In response to interest from rock engineers in the geotechnical potential of the GeoCore X10 scanner, Orexplore’s software team are busy working on new features which will broaden the existing emphasis of the Orexplore Insight® software package on geochemistry and structural geology.
What kind of rock engineering applications are you working on right now?
We’ve just prototyped a user-interactive feature that digitally calculates RQD for a scanned borehole. We did some testing to make sure these semi-automated calculations match the manually compiled logs from clients. So far so good!
What is RQD?
RQD stands for ‘Rock Quality Designation’, a percentage measure of the extent of fracturing in the rock sampled by a borehole. It is a primary input to rock mass rating systems that are used in making engineering decisions. For example: Is it safe to build a tunnel here? Will this rock support an electrical pylon? 90-100% means, of course, excellent quality, and a lower percentage means lower quality. This is very important for rock engineers who are using data to plan a mine shaft, for example. RQD has several definitions: high-quality rock has a RQD of more than 75%, while low quality has less than 50%.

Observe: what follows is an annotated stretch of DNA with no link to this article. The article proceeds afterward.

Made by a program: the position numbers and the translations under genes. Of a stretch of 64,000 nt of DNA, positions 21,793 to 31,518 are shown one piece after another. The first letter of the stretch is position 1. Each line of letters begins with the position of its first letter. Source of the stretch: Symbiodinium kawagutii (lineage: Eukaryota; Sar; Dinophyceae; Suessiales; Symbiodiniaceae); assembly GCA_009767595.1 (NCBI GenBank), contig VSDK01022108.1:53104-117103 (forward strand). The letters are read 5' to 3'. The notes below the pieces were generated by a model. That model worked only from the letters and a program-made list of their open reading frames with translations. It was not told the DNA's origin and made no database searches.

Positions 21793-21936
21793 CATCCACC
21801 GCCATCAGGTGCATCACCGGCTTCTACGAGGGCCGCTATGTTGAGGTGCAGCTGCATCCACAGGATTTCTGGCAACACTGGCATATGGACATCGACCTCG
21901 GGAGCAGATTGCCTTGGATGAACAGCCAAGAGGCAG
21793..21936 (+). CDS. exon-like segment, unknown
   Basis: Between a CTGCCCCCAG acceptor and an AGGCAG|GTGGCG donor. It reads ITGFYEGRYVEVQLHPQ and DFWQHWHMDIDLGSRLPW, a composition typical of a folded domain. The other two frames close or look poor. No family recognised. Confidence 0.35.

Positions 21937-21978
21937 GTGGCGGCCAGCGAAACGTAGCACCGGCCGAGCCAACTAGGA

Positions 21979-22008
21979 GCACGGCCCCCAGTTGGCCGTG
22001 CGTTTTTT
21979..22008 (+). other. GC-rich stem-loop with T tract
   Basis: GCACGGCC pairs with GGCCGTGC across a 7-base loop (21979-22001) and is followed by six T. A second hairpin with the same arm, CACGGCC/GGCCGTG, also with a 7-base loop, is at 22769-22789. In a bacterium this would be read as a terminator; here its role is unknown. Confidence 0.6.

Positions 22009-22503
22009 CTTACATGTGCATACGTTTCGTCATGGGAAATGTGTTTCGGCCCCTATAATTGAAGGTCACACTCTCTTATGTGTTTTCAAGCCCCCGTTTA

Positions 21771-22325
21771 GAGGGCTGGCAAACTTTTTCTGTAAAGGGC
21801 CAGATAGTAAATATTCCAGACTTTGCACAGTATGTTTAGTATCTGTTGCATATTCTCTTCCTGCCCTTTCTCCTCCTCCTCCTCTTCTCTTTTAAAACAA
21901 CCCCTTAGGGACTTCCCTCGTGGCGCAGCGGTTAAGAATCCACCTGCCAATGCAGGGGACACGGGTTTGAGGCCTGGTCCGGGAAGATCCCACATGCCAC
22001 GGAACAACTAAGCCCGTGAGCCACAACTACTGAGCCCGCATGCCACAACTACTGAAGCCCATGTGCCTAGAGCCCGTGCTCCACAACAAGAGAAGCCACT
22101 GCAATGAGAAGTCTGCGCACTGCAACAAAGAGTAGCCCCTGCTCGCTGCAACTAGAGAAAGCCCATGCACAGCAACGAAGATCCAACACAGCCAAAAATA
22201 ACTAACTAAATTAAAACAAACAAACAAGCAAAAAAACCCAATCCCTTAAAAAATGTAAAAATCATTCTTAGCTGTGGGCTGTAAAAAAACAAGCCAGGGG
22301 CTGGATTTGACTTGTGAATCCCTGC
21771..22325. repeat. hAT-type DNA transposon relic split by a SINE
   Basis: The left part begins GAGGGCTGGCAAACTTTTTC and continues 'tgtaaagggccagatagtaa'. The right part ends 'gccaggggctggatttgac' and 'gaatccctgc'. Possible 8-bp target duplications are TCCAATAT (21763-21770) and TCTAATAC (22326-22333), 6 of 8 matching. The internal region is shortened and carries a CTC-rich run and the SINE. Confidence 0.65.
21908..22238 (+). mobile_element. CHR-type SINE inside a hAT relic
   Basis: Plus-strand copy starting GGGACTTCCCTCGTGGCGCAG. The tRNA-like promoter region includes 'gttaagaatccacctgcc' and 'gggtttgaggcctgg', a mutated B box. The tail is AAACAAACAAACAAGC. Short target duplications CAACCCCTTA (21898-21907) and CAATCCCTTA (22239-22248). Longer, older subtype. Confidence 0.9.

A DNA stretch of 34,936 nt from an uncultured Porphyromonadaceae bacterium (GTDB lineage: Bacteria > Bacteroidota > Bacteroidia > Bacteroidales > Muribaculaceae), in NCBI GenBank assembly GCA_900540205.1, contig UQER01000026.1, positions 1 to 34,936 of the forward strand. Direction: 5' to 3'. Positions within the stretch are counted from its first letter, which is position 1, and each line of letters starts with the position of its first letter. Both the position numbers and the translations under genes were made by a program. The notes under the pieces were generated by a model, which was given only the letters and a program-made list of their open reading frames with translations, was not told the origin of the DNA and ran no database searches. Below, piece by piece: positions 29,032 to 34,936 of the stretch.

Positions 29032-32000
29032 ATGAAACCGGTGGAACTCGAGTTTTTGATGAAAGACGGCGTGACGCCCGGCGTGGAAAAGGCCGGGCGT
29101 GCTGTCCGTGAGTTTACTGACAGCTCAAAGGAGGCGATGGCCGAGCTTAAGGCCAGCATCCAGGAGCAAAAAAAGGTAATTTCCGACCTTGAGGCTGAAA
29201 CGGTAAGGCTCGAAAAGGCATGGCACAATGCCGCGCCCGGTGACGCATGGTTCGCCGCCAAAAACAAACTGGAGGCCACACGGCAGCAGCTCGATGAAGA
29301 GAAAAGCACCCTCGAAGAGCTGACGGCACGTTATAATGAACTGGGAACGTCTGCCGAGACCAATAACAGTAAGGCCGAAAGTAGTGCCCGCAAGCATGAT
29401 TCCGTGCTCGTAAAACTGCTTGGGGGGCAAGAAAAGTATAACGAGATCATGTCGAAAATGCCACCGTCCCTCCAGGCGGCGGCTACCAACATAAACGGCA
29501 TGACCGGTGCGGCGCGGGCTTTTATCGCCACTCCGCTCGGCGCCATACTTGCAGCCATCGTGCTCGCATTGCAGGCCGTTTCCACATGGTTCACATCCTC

So beyond RQD, what else is needed for rock mass rating? Any further information to be had via a GeoCore X10 scan?
There are a couple of out-of-scope things like intact rock strength and water inflow which don’t really bear any direct relation to the scan data. Others, like mineral composition of the fracture fillings, while not yet feasible for us, might become more so down the road if and when our efforts elsewhere on 3D mineral mapping reach fruition. For the time being, probably the most promising practicable candidate for a next geotechnical feature is to identify joint systems from the GeoCore X10 scans.
Adding new geotechnical data sets is an on-going process, and will start with RQD being made available to beta test sites during the early autumn.
What is a joint system?
Rock fractures which resemble evenly spaced parallel planes are said to comprise a joint set. And if you have multiple joint sets criss-crossing one another then that is a joint system. For an engineer the nature of the joint system might determine, for example, whether they ought to think of their rock foundations as stacked plates or oblong blocks. Here in Stockholm where the bedrock is generally very visible, studying a joint system can be a very interesting way to pass the time while waiting for a bus!
What challenges have you had during the process so far?
The challenge is to have good data to compare and calibrate with. We are fortunate enough to have partners on the client side willing to share data and procedures with us. There still has to be some leeway in the configuration of the software, since every mine has their own, slightly different, way of performing RQD logging.— Read More → The benefits of taking mining off-site